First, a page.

Tympanometry provides an objective means for determining the amount of mobility present within the eardrum and the ossicular chain. It is, however, important to keep in mind the fact that the amount of mobility present within the ossicular chain may be camouflaged by a scarred or thickened eardrum. Acoustic energy, commonly referred to as the probe tone (226 Hz, 678 Hz or 1000 Hz) is introduced into a hermetically sealed ear canal by means of a loudspeaker located within the probe box during the tympanometry testing. The intensity of this tone is monitored via a microphone, also located within the probe box. Measurements are taken at fixed time intervals.

As pressure within the ear canal is varied, the eardrum is subjected to varying degrees of stress which alters mobility of the eardrum. Maximum mobility will occur when the pressure on both sides of the eardrum is equal. Changes in mobility of the eardrum tend to produce changes in the probe tone level within the ear canal. Probe tone intensity changes indicate the amount of sound energy entering the middle ear.

During the middle ear testing, admittance is calculated based on these measurements. Since the sound pressure level of the probe tone within the ear canal varies as a function of mobility, it is possible to record these changes in mobility as a function of pressure. While the recording is visualized in the horizontal direction (X-axis) as a function of differential pressure across the eardrum, the tracing also moves in the vertical direction (Y-axis) as a function of mobility or admittance of the middle ear system. A graphic presentation of this information is known as a tympanogram.

Diagnostic tympanometry testing screen

Two Component Tympanometry

Two approaches have been used to describe middle ear function - impedance and admittance. The components of impedance are resistance and reactance. Acoustic resistance refers to the amount of sound energy dissipated within the middle ear system during tympanometry due to friction and cochlear consumption. The viscoelastic properties of tendons and ligaments, the viscosity of perilymph and the mucosa, and the narrow air passages of the middle ear contribute to resistance. Reactance refers to the amount of energy stored and then reflected from the middle ear system. The reactive component is composed of mass and stiffness. The ossicles and perilymph in the cochlea contribute as mass components of reactance. The ligaments, tendons, tympanic membrane, and enclosed air contribute to the stiffness of the system.

It is not possible to measure impedance directly because it is an intangible quantity that must be arrived at inferentially. Therefore, Admittance “Y,” the reciprocal of impedance, is generally measured instead. The two components of Admittance are Conductance “G” which is the reciprocal of resistance, and Susceptance “B” which is the reciprocal of reactance.

The response of the middle ear system to an acoustic stimulus such as the probe tone may be measured as a response of the system as a whole, or measured as the response of each component which contributes to the total response. A measurement of the total response provides an “overview” of how the middle ear system responds to the probe tone without providing any information about the status of each component. If the tympanic membrane is normal, a measurement of the total response at 226 Hz provides sufficient data to assess middle ear function. However, if a tympanic membrane abnormality exists, it camouflages or masks the true status of the middle ear (i.e. an otosclerotic condition may be masked by a hyperflaccid eardrum). In this case, a measurement of each component will yield more detail regarding the total state of the middle ear system. This is particularly true with probe tone frequencies of 678 Hz or above.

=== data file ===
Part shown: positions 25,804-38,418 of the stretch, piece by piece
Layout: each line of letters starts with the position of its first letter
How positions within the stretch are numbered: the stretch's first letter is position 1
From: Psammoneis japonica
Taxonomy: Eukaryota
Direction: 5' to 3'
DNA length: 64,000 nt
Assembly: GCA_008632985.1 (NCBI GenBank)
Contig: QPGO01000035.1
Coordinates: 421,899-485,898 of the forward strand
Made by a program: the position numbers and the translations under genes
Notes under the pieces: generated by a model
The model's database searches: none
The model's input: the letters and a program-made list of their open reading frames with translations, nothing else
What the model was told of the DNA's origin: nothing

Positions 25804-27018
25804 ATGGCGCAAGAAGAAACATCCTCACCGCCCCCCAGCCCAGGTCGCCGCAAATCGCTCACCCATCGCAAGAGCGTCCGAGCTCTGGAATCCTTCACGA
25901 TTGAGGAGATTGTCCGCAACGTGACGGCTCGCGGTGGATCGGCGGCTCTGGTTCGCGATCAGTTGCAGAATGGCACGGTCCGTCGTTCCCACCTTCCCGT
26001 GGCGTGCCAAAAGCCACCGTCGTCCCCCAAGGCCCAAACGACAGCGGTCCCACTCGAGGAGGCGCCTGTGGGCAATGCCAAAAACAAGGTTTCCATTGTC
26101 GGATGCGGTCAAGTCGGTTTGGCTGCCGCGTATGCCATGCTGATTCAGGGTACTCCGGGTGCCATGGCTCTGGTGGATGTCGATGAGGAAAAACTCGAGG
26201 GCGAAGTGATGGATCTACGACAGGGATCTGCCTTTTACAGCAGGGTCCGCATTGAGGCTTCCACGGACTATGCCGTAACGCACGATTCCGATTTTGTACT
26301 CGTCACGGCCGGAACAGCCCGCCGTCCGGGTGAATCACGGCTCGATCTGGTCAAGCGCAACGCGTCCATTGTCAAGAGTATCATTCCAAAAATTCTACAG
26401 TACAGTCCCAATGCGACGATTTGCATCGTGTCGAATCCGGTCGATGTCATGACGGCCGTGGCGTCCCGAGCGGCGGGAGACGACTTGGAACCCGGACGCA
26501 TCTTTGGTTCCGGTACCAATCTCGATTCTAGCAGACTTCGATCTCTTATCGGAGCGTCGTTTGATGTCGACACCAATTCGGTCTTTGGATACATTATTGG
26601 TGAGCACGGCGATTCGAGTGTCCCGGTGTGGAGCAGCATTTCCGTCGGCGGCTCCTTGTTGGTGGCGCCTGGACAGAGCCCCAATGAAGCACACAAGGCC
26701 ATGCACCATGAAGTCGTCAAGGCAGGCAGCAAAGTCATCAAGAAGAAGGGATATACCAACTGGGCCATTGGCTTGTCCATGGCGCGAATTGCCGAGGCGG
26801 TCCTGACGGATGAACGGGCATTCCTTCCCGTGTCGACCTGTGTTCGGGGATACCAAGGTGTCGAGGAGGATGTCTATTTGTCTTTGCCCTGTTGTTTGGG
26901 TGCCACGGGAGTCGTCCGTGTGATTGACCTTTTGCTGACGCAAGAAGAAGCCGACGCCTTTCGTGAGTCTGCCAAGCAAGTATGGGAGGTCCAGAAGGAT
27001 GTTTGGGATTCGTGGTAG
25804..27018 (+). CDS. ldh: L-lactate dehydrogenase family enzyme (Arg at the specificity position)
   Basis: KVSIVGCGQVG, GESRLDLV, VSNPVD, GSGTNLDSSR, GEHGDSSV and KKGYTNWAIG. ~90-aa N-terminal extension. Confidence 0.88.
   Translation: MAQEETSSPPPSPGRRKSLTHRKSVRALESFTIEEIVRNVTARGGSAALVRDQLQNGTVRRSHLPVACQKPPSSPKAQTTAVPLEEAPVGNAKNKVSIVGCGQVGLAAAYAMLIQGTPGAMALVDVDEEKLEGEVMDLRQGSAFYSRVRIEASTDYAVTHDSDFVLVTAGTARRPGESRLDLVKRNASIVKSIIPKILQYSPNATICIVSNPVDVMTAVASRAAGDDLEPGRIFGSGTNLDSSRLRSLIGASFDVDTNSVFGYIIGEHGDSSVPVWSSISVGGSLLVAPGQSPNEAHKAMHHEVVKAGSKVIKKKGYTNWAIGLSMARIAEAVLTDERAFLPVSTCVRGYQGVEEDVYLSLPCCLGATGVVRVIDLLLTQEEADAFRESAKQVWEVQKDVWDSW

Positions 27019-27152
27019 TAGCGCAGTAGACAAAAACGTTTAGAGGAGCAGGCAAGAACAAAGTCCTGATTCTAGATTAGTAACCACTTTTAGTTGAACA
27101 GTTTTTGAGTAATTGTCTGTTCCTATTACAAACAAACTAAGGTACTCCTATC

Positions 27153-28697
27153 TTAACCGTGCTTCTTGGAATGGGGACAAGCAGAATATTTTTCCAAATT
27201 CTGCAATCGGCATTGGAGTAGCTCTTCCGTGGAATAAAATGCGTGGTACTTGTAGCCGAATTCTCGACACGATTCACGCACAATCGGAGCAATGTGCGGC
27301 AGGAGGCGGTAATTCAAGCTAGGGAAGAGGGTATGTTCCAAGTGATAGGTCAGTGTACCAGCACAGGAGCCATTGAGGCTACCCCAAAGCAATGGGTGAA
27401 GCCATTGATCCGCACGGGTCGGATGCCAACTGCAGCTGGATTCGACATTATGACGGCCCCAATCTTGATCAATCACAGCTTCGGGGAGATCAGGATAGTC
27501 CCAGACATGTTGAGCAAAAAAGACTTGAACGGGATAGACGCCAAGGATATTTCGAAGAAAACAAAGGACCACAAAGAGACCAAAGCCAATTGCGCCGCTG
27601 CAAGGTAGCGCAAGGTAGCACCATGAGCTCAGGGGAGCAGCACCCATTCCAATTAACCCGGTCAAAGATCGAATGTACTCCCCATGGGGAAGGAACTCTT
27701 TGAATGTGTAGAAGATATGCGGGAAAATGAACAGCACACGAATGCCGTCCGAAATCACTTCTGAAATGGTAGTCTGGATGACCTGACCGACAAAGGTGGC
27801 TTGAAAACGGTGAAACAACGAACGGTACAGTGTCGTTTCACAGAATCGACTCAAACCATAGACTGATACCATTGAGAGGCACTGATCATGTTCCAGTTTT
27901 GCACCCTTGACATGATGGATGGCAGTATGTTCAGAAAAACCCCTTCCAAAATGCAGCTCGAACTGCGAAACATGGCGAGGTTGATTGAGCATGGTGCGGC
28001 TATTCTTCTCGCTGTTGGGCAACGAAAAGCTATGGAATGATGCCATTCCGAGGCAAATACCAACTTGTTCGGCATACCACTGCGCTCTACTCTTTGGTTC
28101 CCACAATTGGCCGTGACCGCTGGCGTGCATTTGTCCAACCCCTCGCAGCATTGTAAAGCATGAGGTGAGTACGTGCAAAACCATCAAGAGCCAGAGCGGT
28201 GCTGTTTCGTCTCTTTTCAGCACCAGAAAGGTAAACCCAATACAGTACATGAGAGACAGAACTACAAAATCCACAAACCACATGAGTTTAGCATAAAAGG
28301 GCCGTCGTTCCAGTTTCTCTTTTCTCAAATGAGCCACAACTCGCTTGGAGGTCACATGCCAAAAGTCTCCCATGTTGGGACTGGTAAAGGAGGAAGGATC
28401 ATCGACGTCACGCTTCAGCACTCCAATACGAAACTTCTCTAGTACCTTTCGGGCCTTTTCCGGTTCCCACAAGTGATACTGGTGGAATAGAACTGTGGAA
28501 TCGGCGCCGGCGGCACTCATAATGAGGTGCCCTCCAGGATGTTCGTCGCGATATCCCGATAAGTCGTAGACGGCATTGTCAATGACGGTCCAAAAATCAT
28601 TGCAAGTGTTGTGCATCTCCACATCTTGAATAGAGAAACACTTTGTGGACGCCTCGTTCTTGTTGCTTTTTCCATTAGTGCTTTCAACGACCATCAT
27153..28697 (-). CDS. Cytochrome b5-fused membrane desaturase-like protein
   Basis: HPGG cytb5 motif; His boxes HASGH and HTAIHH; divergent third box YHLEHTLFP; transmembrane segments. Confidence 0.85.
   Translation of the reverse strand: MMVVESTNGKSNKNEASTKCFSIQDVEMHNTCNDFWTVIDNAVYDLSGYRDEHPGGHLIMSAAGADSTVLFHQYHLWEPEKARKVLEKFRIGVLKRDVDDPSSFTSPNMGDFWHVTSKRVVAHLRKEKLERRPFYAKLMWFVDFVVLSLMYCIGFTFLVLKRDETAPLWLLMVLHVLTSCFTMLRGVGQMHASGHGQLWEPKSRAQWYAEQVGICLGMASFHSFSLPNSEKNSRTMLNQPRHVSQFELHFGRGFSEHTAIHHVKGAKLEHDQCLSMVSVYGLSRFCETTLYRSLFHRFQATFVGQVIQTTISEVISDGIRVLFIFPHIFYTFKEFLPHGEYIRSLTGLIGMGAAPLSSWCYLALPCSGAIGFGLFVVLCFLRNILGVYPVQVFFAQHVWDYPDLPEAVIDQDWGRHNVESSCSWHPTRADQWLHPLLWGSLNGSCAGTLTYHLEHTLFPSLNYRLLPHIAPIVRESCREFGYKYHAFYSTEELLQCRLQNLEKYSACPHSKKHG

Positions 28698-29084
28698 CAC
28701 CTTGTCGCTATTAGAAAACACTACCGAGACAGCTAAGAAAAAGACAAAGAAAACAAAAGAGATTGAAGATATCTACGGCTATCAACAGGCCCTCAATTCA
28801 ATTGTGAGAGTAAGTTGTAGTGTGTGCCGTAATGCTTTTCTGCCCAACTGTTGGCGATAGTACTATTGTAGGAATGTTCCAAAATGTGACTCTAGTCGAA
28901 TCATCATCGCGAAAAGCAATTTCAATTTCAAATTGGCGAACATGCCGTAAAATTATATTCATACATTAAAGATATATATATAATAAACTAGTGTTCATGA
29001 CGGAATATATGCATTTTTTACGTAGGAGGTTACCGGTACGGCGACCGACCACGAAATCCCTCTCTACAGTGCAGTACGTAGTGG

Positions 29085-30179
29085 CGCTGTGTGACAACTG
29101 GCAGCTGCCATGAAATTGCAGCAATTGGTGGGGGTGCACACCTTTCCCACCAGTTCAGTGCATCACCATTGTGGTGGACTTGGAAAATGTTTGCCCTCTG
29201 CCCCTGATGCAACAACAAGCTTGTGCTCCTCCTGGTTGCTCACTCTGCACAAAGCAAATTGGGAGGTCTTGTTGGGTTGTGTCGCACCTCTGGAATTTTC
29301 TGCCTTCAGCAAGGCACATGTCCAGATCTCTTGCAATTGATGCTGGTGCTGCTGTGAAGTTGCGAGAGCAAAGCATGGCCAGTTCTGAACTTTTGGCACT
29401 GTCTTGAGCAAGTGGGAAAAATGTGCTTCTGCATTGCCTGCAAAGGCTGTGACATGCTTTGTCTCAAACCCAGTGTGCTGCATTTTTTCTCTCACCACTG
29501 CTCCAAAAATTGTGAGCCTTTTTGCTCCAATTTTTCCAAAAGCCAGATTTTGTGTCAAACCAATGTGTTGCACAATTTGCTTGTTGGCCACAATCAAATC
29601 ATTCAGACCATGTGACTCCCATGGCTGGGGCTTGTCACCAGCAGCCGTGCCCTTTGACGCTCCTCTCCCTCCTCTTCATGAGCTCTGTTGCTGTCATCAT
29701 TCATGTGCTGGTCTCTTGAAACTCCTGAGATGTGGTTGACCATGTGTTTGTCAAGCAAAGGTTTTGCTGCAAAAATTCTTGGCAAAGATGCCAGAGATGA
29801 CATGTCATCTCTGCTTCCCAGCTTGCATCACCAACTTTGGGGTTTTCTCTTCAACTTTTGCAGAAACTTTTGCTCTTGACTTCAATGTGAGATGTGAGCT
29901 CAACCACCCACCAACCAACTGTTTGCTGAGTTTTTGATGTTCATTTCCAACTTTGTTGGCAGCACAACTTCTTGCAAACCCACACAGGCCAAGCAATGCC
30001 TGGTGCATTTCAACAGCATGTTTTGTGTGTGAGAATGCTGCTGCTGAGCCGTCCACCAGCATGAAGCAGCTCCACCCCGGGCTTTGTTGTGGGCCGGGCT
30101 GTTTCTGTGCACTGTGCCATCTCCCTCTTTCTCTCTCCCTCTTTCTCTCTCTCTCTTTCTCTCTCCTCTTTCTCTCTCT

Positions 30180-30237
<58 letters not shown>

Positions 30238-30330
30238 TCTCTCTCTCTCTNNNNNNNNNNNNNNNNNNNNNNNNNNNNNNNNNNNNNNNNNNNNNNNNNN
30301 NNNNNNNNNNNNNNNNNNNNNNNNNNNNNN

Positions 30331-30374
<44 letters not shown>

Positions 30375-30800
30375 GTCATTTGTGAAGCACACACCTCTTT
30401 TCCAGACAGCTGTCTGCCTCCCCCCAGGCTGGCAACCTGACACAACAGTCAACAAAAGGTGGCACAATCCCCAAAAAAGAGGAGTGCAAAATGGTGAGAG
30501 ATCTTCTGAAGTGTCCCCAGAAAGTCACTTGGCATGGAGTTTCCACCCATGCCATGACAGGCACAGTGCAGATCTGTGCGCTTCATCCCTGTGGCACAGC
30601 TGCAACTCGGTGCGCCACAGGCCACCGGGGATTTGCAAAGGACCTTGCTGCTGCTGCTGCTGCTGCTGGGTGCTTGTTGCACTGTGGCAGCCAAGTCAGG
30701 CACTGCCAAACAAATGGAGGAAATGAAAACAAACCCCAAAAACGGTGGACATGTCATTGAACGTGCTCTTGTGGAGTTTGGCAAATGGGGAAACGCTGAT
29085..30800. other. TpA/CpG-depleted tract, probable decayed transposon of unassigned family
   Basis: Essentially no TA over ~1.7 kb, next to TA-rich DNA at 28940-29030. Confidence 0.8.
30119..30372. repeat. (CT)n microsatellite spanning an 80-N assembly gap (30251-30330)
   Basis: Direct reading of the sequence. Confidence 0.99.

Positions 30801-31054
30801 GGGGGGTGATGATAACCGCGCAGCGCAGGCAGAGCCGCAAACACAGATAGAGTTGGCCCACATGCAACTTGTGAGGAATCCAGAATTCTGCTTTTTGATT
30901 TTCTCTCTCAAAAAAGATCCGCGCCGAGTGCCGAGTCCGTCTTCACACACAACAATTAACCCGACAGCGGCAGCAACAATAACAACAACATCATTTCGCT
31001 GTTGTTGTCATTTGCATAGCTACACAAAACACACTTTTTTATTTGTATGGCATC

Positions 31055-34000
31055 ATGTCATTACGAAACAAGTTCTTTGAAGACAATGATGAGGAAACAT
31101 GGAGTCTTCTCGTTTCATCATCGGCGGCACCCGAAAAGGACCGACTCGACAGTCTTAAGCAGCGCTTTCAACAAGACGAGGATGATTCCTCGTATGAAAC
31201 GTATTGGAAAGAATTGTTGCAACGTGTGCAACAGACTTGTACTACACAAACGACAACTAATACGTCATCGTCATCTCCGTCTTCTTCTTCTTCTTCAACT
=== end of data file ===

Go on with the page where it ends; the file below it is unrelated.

With a probe tone frequency of 226 Hz, the normal middle ear system acts as a stiffness controlled system. The resistive (conductance) component contributes very little to the total system response. Thus, a measurement of Susceptance (primarily compliance in this case) will be very close to the total admittance measurement at 226 Hz. (“Y” approximately equals “B”). Since the compliance of the middle ear can be calibrated with respect to the compliance within an equivalent volume of air in ml or cc, it is also possible to measure admittance at 226 Hz in ml or cc. However, this is only true at 226 Hz.

When higher probe tone frequencies are used in tympanometry, the middle ear no longer acts like a stiffness controlled system. Mass components become more significant. Notching will appear in the tympanogram as resonance is approached providing valuable diagnostic information. At the resonance frequency of the middle ear system stiffness and mass are equivalent. At frequencies above resonance the middle ear system acts as a mass controlled system. Middle ear pathologies alter the resonant point of the system. A measurement of the contribution of each component at the higher probe tones provides valuable information about the status of the middle ear system. Admittance in such cases is measured in acoustic mmhos. (1 acoustic mmho = 10-8 m3/Pa.s)